The new Christopher Robin movie is a little too Eeyore

by James Robins / 15 September, 2018
RelatedArticlesModule - Christopher Robin movie

A tale of Christopher Robin’s midlife crisis risks turning into a 90-minute guilt trip for adults.

More than 20 years ago, Toy Story pondered what happened when you left your childhood playthings alone for a day: they had a rare old time. But what happens when you leave them alone for good? Christopher Robin, a sort of sequel to AA Milne’s famous Winnie-the-Pooh books, not to be confused with biographical drama Goodbye Christopher Robin of late last year, opens with this very question. And the results are rather distressing.

Taking its cue from Milne’s 1928 story The House at Pooh Corner, it begins with young Christopher (Orton O’Brien) and his pals sharing a farewell feast in the Hundred Acre Wood. He is about to leave for school, and later, World War II. In his absence, a gloomy fog descends over his toy friends: Tigger loses his bounce, Piglet grows more cowardly, Eeyore goes from glum to outright depressive and poor Pooh wanders aimlessly, all hunny gone, pining for his old friend in a tone (provided by longtime Pooh vocalist Jim Cummings) that can only be described as deeply pained.

We all know there’s nothing more pitiful than an abandoned teddy bear, but the first act of Christopher Robin feels like taking a beloved pet to the vet one last time.

The moroseness doesn’t stop with Pooh and the other toys; Christopher himself grows up (played by Ewan McGregor) to become a desk-bound “efficiency manager” at a luggage company, of all things. His wife, Evelyn (Hayley Atwell), is left to stew at home, while their daughter Madeleine (Bronte Carmichael) is threatened with banishment to boarding school.

It’s set in a real-world, suitably nostalgic mid-century London. Milne’s adored characters are digitally rendered with their fluffy fur faded and frayed. Their grubby state only adds to the sombre tone. And this is supposed to be a family film?

Director Marc Forster has taken a children’s story and added a degree of maturity seen before in Finding Neverland, about Peter Pan author JM Barrie. But here, the maturity becomes a slog of neglect and despair. Young viewers have to wait a long while before any fun kicks in and, by the end, adults may feel they’ve been subjected to a 90-minute guilt trip.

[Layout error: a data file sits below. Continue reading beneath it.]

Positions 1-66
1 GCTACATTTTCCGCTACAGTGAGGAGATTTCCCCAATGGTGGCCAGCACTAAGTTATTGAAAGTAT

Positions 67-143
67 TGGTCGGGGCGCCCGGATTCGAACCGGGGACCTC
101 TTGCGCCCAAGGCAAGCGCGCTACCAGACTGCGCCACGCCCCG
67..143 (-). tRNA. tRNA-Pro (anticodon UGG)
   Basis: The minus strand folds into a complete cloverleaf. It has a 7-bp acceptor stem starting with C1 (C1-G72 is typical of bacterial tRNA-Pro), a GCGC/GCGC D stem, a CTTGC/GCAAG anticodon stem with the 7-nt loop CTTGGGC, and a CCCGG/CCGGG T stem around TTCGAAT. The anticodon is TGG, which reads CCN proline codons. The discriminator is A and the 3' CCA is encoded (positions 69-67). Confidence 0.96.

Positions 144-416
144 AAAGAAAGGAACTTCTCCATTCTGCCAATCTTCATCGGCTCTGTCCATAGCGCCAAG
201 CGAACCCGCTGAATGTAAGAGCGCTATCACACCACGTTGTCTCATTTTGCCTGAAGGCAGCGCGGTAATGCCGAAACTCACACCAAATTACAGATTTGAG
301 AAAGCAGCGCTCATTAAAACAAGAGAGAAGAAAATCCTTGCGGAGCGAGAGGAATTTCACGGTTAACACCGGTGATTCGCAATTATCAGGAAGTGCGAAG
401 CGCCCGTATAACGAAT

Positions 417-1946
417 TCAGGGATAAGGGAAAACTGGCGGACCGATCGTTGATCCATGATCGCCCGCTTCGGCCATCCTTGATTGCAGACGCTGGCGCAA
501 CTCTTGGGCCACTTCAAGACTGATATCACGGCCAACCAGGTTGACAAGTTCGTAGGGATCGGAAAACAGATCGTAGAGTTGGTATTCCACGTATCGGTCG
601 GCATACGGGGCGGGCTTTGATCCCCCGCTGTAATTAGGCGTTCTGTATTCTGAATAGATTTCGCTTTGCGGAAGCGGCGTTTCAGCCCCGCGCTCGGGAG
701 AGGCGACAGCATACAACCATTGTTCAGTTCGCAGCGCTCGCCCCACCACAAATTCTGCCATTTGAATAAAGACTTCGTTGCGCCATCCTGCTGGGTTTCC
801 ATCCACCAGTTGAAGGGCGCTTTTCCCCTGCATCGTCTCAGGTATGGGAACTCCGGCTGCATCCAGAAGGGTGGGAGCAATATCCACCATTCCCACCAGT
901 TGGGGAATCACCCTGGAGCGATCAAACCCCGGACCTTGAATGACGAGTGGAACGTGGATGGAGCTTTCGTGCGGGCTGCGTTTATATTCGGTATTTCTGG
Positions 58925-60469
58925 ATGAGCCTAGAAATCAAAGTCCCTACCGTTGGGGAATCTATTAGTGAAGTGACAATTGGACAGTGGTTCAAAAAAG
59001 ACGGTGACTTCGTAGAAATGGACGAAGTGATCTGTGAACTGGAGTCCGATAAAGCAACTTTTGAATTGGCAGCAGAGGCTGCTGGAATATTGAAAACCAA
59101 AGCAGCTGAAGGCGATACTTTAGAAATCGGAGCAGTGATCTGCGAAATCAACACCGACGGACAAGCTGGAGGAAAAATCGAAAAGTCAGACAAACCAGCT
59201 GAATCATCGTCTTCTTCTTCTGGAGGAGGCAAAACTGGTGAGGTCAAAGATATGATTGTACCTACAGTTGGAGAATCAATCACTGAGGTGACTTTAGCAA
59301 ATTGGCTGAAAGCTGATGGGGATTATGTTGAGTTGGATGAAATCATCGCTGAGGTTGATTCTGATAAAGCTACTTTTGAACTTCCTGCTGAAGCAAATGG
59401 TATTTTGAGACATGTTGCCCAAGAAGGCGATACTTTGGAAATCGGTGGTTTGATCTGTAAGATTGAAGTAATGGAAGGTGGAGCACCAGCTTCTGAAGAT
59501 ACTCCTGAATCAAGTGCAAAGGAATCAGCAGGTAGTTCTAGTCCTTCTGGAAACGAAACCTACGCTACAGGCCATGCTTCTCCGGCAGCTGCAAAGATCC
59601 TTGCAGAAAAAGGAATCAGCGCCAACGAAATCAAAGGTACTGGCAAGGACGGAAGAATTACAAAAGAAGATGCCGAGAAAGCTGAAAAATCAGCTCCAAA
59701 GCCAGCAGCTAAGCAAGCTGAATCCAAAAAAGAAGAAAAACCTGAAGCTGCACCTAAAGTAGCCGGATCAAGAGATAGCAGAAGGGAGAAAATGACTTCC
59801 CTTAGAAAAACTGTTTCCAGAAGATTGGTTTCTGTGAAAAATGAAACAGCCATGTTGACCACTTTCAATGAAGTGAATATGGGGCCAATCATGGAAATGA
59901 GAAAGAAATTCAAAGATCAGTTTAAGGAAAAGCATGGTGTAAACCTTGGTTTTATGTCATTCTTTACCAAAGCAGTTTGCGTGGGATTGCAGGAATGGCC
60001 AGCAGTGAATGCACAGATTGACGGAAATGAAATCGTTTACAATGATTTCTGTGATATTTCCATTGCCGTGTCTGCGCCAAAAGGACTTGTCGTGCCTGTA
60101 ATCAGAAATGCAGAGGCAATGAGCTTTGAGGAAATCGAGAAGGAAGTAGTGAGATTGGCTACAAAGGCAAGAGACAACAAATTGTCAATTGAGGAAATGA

Remember that manky penguin toy you now keep at the back of the closet? Or the buzzy bee boxed up in the garage? You’d best go home right now and give them a big hug or else you’ll be left to ponder the decades of torment they’ve been subjected to.

Goodbye Christopher Robin had its share of darkness, too. It didn’t shy away from Christopher’s rejection of his father’s creations or their troubled relationship. However, it was a delicate and charming film, unlike this dastardly Woozle of a movie, which trudges along in Christopher’s grown-up footprints but takes us nowhere new.

Video: Walt Disney Studios



This article was first published in the September 22, 2018 issue of the New Zealand Listener.


How NZ women won the right to vote first: The original disruptors & spiteful MPs
96463 2018-09-19 00:00:00Z History

How NZ women won the right to vote first: The orig…

by Vomle Springford

Is it right that while the loafer, the gambler, the drunkard, and even the wife-beater has a vote, earnest, educated and refined women are denied it?

Read more
Fémmina: The story of NZ's unsung suffrage provocateur Mary Ann Müller
96479 2018-09-19 00:00:00Z History

Fémmina: The story of NZ's unsung suffrage provoca…

by Cathie Bell

Mary Ann Müller was fighting for women’s rights before Kate Sheppard even arrived here, but her pioneering contribution to the cause is little known.

Read more
How Marilyn Waring went from political prodigy to international influencer
96505 2018-09-19 00:00:00Z Profiles

How Marilyn Waring went from political prodigy to …

by Clare de Lore

Marilyn Waring is nearing the last chapter of an account of her time as an MP, which ended abruptly with the calling of a snap election.

Read more
Ian McKellen charms his way through a documentary about his life
96472 2018-09-19 00:00:00Z Movies

Ian McKellen charms his way through a documentary …

by James Robins

Joe Stephenson’s tender documentary Playing the Part looks at McKellen's life as an actor, activist and perpetual wizard.

Read more
The Chosen Bun: A smart new burger joint opens in Stonefields
96507 2018-09-19 00:00:00Z Auckland Eats

The Chosen Bun: A smart new burger joint opens in …

by Alex Blackwood

Burgers, milkshakes and fries are not rare things to find in Auckland, so The Chosen Bun's owners were smart to be very picky about their ingredients.

Read more
The brutality experienced by the suffragettes
11636 2018-09-19 00:00:00Z Listener NZ 2015

The brutality experienced by the suffragettes

by Sally Blundell

As we mark 125 years since NZ women got the right to vote, we must remember it didn't come easily.

Read more
The case for closing prisons
96403 2018-09-18 00:00:00Z Social issues

The case for closing prisons

by Paul Little

If we want a prison system that does a better job than the current one, alternatives aren’t hard to find.

Read more
Jennifer Curtin: The feminist political scientist mixing rugby with politics
96422 2018-09-18 00:00:00Z Profiles

Jennifer Curtin: The feminist political scientist …

by Clare de Lore

Australian-New Zealander Jennifer Curtin says the lopsided nature of the Bledisloe Cup pales in comparison to the slump in transtasman relations.

Read more